Abandoned Great Yarmouth homes could be brought back to use for £165,000
PUBLISHED: 15:30 19 January 2019 | UPDATED: 15:35 19 January 2019
A borough council could spend more than £165,000 refurbishing two uninhabitable homes to bring them back into use.
A report on long-term empty ‘void’ properties in Great Yarmouth has highlighted the properties, on West Road and Harbord Crescent, as having significant issues in need of repair before new tenants can move in.
However, the cost of the repairs has now risen by almost 30pc from what was originally expected.
In March 2018, along with four other similar houses, it was estimated the cost of repairing the West Road home would be £59,869, while Harbord Crescent would cost £69,965.
However, the costs have now risen after being put out for tender, with a 54pc increase on West Road to £92,286, and a 7pc increase on Harbord Crescent to £75,163.
The report states: “Previously, consideration has been given to the sale of these properties rather than refurbishment. However, it is clear the sale value of the properties would not facilitate replacement of like-for-like accommodation.”
The West Road semi-detached house, which forms part of a sheltered development, has been empty since March 2008 and suffers from significant structural issues.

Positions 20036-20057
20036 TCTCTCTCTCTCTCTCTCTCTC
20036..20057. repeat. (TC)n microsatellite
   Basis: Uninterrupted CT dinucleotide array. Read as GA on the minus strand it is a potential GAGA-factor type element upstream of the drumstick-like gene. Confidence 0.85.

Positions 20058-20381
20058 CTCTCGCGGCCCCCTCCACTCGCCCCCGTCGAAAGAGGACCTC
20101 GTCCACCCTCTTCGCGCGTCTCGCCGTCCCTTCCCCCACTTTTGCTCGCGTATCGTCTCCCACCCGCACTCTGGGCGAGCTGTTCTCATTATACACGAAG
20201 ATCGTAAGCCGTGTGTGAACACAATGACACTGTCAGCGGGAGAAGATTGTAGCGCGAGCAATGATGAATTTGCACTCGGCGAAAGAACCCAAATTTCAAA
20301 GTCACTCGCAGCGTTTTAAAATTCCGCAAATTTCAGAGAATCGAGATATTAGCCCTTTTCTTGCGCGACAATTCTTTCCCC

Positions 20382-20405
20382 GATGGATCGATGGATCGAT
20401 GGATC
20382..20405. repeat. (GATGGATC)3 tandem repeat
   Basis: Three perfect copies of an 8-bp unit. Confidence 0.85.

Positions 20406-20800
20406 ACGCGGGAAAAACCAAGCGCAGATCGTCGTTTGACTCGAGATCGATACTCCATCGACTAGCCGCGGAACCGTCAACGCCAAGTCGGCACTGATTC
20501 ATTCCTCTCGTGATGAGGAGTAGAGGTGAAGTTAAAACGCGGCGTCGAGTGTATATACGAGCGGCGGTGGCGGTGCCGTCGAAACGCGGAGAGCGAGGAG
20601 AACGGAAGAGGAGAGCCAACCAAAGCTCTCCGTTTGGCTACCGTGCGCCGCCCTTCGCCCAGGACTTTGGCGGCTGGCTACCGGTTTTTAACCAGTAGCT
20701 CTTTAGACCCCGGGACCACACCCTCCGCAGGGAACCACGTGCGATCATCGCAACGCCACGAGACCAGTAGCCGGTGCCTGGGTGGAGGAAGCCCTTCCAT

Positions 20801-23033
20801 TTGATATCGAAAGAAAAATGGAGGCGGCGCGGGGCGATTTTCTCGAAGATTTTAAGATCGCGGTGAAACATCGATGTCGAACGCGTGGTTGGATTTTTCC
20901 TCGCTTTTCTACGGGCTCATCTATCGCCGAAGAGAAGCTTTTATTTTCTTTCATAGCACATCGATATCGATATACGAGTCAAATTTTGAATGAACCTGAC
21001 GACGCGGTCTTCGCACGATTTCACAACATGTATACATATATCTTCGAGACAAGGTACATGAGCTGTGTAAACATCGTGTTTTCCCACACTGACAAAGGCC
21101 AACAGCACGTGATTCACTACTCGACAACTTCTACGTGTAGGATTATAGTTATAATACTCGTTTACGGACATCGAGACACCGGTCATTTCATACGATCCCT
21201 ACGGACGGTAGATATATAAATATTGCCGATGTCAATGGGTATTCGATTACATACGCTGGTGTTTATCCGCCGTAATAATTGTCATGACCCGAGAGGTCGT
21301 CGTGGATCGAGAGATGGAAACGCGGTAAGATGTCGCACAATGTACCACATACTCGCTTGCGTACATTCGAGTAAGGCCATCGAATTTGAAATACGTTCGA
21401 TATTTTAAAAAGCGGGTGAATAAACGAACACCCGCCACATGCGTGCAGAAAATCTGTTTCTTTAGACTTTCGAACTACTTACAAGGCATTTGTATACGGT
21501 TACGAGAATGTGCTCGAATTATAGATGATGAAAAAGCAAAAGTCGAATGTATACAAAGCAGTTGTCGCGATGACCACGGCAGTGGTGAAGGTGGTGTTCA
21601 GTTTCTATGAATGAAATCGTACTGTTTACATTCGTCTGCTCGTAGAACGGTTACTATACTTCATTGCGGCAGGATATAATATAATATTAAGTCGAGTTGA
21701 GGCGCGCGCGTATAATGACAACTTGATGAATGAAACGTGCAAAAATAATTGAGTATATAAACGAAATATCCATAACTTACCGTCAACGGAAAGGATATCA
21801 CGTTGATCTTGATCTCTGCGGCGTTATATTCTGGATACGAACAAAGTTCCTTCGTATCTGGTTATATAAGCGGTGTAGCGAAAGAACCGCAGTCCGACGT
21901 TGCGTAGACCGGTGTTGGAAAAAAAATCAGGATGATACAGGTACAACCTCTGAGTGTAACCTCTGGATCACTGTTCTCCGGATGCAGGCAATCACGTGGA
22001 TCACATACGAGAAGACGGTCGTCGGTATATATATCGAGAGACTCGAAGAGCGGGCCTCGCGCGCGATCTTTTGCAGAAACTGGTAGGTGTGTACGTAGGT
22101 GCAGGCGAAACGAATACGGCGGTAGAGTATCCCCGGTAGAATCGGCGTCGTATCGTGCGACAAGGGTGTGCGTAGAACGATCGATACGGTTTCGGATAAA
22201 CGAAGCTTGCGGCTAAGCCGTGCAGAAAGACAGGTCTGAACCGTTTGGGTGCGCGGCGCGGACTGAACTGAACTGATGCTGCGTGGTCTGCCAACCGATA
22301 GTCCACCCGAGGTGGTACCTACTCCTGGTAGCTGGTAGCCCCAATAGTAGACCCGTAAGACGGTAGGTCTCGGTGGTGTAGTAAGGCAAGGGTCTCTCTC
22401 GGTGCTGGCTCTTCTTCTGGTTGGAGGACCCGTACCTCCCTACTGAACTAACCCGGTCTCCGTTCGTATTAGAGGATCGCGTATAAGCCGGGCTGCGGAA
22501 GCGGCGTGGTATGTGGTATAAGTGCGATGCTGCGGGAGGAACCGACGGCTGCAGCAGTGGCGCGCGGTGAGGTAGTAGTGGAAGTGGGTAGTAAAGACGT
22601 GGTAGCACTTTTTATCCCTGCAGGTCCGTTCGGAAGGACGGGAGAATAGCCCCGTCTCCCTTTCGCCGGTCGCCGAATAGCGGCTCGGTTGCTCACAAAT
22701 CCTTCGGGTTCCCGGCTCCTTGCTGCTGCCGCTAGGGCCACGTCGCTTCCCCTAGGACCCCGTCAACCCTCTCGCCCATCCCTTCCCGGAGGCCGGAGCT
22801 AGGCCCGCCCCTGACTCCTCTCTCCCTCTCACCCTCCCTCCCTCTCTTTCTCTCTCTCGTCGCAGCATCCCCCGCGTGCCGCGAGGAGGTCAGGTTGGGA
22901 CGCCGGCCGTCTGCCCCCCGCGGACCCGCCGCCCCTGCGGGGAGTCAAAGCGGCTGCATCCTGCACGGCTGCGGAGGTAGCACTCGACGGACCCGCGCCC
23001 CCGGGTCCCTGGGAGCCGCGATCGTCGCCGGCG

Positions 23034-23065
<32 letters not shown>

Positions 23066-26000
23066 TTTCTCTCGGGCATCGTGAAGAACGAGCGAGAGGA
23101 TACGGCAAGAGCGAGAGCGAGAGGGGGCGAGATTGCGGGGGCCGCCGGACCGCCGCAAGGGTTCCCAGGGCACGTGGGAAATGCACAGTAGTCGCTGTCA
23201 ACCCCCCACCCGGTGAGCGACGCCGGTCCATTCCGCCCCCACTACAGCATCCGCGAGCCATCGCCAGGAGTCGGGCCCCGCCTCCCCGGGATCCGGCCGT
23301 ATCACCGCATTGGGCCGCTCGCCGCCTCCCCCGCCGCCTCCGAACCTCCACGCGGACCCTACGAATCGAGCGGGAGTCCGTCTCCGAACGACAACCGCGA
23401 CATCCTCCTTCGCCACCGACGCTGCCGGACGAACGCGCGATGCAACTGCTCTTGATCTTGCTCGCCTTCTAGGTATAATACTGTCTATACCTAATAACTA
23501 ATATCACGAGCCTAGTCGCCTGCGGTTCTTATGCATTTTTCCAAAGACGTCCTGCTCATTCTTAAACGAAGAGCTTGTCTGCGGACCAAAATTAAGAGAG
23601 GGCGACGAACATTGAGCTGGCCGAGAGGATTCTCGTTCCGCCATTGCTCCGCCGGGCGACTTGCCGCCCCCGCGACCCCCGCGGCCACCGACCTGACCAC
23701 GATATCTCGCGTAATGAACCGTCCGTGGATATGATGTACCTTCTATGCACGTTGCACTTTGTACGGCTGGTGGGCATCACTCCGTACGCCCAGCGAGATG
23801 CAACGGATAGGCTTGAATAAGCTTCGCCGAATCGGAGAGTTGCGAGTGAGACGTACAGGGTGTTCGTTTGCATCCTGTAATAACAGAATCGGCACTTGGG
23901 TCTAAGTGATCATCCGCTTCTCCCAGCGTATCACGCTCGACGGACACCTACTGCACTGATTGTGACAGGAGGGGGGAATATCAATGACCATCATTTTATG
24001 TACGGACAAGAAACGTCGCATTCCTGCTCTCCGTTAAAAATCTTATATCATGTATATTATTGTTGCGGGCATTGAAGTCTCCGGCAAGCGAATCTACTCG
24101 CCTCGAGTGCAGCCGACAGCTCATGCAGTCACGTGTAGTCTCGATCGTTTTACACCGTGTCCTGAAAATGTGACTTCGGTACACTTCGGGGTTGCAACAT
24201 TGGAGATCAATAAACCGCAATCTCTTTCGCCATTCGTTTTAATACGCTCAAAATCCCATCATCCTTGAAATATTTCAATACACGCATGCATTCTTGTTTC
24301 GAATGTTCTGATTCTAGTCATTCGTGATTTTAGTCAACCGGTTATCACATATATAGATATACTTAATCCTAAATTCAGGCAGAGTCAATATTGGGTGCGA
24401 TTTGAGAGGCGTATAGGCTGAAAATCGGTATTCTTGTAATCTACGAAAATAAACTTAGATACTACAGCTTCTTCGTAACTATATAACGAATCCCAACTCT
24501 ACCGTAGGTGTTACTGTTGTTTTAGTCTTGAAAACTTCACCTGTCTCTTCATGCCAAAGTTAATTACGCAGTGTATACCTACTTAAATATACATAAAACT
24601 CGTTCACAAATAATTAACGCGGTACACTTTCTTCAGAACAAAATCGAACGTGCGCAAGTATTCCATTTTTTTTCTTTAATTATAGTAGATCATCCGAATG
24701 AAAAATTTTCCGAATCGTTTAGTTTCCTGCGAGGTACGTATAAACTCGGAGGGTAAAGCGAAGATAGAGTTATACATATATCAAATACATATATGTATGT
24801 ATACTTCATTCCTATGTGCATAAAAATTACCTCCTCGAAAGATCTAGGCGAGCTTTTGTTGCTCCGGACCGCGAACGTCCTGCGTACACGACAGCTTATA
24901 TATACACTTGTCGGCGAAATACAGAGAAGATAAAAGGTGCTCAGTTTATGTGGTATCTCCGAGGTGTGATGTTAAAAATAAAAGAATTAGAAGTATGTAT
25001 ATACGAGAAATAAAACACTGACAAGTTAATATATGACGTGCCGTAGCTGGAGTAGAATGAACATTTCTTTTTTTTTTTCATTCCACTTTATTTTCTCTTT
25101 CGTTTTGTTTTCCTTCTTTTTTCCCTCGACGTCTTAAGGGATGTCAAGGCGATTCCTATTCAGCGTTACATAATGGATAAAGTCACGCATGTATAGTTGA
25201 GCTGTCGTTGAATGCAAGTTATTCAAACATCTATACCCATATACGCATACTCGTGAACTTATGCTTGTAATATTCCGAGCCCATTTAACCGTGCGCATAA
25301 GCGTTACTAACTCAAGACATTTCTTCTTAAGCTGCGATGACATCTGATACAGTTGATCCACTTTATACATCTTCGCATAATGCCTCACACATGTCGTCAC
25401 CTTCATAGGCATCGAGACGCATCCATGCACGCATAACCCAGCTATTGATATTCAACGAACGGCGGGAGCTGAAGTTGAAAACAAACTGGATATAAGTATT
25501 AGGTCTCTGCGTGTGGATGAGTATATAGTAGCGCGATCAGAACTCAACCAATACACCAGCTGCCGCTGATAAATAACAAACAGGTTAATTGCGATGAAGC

The report states: “A full structural survey was undertaken after the original estimate and it was recognised the original solution was not suitable. It was clear additional funds may be required to stabilise and refurbish the bungalow.
“The alternatives are limited due to the surrounding properties. If the property remained unrenovated, the only options would be to either leave empty, which is not recommended, or demolish as a sale would not be feasible.”
The report has recommended the work is re-tendered, with the potential to remove the need for a fully-accessible conversion.
On Harbord Crescent, the property has been empty since February 2017 and is currently a three bed, four person property.
The report, which recommends a full refurbishment, states: “The tender identified the need for a full refurbishment together with the relocation of the bathroom from the ground floor to the first floor. This will then become a two bed, three person property.
“Although tendered costs are still higher, this is a marginal increase and still represents a feasible property for refurbishment.”
Currently, there are more than 20 applicants waiting for a property like the West Road house, while more than 50 are waiting for something similar to Harbord Crescent.
In the council’s 2018/19 budget, £150,000 was identified for bringing void properties back into use, while a further £100,000 is available in the 2019/20 budget.
The report, by the council’s head of property and asset management, will be presented to the Housing and Neighbourhoods Committee on January 24.